can be more easily understood. When a person sees “CAR”, they never have
    to wonder what it means, because its meaning can not have been changed
    or extended in any way.

    (That’s is not strictly enforced in the face of packages, but it is
    considered very extraordinary to create a namespace in which the
    Common Lisp symbol names have changed meanings. Once you do that,
    one would say that you are no longer programming in Common Lisp!)

    Lisp eschews the conflation of abstract structures and lists,
    and has CLOS instead. We also don’t think that the “overloading”
    kind of polymorphism is a “well-known benefit”. (You also mention
    performance issues and seem to imply that this is the roadblack,
    but that’s not really the basis of our counter philosophy.)
    The Common Lisp stance is similar to that of Java in this regard.

    Not all Lisp-like languages share Common Lisp’s philosophy here.
    For a look at a Lisp-like language that provides an abstract structure
    and type system like CLOS, along with operator overloading like C++,
    take a look at Dylan. Scheme allows primitive operators to be redefined

  2. Jon L White says:

    International Lisp Conference 2005

    Dear Bill,

    The Program Committee has reviewed your submission, “List Processing with Latent Polymorphic Types,” and has decided not to accept it for this Conference.

    At the end of this letter, below my signature, we have attached some of the reviewers’ comments on your paper, which may be of help to you in understanding why we did not feel that it is not a good fit for our Conference.

    Still, we hope you will be able to attend the Conference, and look forward to seeing you in June at Stanford.

    Jon L White
    Program Chair

    PaperNo 07, LatentPolymorphic


    The paper is 17 pages longer than the submissions limit and cannot be accepted in its current form. Furthermore, it is unclear how the system described relates to any of the mainstream type systems, which seem to have similar capabilities, and in some cases Turing complete languages for describing types. These systems can express types as the author is interested, provide a formal means to reason about them in non-trivial ways, and their data structures can be manipulated as first class objects. A good portion of this paper includes a meandering dialog which does not contribute to the discussion of the type system, which needed a better description of its intended capabilities in more formal terms.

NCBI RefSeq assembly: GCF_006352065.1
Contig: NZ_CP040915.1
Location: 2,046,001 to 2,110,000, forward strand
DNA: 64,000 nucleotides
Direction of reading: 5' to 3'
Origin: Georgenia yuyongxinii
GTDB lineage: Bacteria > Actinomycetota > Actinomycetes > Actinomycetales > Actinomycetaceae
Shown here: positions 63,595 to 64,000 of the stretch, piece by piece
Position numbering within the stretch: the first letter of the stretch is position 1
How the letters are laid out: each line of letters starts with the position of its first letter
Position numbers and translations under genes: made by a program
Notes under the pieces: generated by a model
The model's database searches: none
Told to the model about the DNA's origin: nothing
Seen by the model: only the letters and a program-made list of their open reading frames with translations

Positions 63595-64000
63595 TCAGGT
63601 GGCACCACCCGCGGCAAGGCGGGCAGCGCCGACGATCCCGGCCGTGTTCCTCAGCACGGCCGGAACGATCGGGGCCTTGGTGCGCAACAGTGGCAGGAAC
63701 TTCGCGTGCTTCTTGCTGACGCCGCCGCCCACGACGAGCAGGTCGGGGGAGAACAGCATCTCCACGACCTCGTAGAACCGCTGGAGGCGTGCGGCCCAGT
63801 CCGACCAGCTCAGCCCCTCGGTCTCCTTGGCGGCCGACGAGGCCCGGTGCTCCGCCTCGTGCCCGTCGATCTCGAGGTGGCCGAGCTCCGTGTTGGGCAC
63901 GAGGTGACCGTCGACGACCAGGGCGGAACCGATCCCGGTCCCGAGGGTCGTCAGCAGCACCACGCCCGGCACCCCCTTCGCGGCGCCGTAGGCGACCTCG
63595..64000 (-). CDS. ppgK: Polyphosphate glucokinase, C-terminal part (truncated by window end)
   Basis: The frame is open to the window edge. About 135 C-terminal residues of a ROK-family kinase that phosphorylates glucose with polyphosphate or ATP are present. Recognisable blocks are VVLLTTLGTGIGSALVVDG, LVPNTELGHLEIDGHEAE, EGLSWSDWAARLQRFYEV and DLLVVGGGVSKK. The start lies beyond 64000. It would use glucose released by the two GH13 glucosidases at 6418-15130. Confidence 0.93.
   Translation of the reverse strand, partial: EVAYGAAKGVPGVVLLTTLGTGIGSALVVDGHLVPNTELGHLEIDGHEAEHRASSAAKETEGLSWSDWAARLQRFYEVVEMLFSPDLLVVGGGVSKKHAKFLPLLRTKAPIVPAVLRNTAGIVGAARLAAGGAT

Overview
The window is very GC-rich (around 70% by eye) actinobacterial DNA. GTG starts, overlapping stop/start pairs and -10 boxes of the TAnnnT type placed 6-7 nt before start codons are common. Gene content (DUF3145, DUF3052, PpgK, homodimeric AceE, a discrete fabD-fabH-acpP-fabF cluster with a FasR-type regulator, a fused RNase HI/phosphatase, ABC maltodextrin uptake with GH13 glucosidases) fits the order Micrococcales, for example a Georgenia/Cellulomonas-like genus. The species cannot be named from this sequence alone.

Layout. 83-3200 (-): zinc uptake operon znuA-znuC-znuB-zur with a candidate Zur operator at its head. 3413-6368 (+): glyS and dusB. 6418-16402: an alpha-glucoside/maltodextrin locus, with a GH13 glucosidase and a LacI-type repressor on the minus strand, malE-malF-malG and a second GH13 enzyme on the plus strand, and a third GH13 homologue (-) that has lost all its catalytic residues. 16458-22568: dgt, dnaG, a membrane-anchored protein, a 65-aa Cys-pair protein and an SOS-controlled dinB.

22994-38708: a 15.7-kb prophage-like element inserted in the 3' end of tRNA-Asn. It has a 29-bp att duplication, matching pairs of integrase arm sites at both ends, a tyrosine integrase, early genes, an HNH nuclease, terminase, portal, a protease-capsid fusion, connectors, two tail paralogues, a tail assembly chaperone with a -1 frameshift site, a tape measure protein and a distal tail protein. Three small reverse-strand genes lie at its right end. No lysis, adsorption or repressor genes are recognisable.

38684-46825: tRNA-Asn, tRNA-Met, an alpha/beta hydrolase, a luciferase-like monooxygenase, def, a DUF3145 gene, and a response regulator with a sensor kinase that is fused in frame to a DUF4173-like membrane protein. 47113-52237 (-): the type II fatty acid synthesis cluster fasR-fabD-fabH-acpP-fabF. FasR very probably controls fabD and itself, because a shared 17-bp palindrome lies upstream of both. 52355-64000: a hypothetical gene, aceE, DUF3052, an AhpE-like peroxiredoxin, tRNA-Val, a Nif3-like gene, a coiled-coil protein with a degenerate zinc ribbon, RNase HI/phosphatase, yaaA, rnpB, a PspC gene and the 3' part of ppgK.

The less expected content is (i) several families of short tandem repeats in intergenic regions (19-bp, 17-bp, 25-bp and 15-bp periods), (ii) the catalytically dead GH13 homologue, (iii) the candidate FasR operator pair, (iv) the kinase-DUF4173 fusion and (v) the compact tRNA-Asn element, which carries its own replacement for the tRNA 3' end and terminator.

I think it will be quite useful to do such type inference on ordinarily untyped conses. Seems like a reasonable suggestion for flexible extension of CL type system that offers more type checking and optimization opportunities.



    The greater part of this paper is a rambling, philisophical walk into ordinary instances of “ambiguity”, but has absolutely no results to show for the journey. It references ARC, Paul Graham’s “unfinished Lisp”; but unlike ARC, the purpose for GENYSIS is much less clear. Graham claims that ARC is a simpler Lisp from which standard definitions of more complex Lisps can be unambiguously expressed. I don’t see what this author is claiming as an end result, unless it is just the nicely written paper itself.

    There is a substantial content to the idea of different “splines” of a view over a given data object; such topics came up during the discussion phases of CLOS predecessors (LOOPS, FLAVORS, etc.) This paper has nothing substantial at all in it, and its presentation is below the technical level of the ALU audience.